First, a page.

In March 2021, the under-recover/value shortfall rose to N60.40 billion, and N61.97 billion in April, before spiraling to N126.30 billion in May. The NNPC estimates the figure might go up to about N274.04 billion in June and beyond.
But notes to the executive summary accompanying the report said the additional value shortfall of N114.34 billion incurred for May 2021 would be deducted from the June 2021 Federal Account proceeds during the July 2021 FAAC meeting.
Besides, the report said the balance of N50 billion was still outstanding as the value shortfall for March 2021.
A review of the report showed the losses and value shortfall figures were part of a total deduction of $175.15 million, or N188.84 billion, consisting of JV cost recovery of N57.28billion; strategic Holding Cost N304.18 million; pipeline operations, repairs and maintenance cost of N3.84 billion; product losses N1.11 billion, and NNPC shortfall N126.30 billion.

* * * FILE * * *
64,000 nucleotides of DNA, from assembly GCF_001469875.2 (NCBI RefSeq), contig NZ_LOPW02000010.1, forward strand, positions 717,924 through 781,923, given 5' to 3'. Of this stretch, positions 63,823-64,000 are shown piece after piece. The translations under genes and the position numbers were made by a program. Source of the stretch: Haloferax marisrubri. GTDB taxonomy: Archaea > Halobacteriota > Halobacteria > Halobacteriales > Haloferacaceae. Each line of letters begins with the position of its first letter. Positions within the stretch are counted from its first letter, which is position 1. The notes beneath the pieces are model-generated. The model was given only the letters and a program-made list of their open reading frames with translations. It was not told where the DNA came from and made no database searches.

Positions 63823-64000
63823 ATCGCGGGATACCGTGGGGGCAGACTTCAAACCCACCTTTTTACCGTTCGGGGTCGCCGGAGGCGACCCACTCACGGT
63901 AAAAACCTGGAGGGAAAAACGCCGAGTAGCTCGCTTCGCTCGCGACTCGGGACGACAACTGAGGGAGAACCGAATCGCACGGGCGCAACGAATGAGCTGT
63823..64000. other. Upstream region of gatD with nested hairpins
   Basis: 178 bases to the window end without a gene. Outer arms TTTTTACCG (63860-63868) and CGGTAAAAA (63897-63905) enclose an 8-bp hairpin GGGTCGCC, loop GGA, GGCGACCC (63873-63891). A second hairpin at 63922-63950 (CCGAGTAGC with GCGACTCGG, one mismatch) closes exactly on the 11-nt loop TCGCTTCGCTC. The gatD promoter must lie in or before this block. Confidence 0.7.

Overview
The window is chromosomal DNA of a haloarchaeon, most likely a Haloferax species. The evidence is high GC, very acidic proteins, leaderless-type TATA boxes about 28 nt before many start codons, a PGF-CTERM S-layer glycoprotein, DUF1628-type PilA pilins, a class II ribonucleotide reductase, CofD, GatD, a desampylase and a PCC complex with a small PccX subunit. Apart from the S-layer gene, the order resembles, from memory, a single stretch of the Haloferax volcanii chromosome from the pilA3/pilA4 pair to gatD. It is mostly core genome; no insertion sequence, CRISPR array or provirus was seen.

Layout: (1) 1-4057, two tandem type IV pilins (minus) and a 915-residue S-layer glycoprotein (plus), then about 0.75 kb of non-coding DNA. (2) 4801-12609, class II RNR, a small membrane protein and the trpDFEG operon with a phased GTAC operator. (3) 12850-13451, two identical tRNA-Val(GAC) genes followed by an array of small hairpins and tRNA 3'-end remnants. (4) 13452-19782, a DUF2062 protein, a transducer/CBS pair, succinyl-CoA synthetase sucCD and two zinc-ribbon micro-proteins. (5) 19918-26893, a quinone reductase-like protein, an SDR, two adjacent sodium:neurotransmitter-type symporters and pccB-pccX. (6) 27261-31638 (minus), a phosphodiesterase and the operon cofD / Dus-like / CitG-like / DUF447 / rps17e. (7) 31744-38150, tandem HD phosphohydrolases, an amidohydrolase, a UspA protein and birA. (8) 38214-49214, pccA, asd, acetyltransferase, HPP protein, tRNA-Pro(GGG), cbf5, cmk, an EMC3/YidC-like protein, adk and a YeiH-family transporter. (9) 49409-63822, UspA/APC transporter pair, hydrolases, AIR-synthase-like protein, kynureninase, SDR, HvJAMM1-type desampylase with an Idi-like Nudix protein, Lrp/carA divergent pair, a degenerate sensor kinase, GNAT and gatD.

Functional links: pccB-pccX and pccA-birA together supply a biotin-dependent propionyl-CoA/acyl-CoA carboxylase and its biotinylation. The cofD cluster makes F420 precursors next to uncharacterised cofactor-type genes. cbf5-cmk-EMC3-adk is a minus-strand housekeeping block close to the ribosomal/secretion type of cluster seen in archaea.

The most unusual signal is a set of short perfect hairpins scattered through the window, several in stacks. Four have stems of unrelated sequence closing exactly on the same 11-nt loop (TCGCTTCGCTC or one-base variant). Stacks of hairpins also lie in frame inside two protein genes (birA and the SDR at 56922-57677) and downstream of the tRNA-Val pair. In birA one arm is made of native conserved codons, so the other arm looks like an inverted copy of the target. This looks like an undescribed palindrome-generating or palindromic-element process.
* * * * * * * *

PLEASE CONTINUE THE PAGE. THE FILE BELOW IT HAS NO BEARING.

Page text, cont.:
After deducting a total $175.15 million from the $220.20 million, the report said about $45.05 million, or N8.58 billion was the amount available for payment and remittance by the corporation to the FAAC for government priority projects and distribution to the three tiers of government as statutory allocations.
The breakdown of the available figure, also included N9.01 billion as oil royalty from the Department of Petroleum Resources (DPR), N16.13 billion as taxes from the Federal Inland Revenue Service (FIRS) and N13.47 billion as NNPC Profit transferred to the Federation Accounts profit-sharing contract (PSC) and miscellaneous.
A summary of the April 2021 crude oil and gas sales receipts in May 2021 showed the NNPC lifted a total of 9.42million barrels of crude oil during the month, consisting of 2.78 million barrels of export oil (30 percent), and 6.65million barrels of domestic crude oil (70 percent).
The figure showed an increment by 23.59 percent compared to about 7.62 million barrels lifted in March 2021.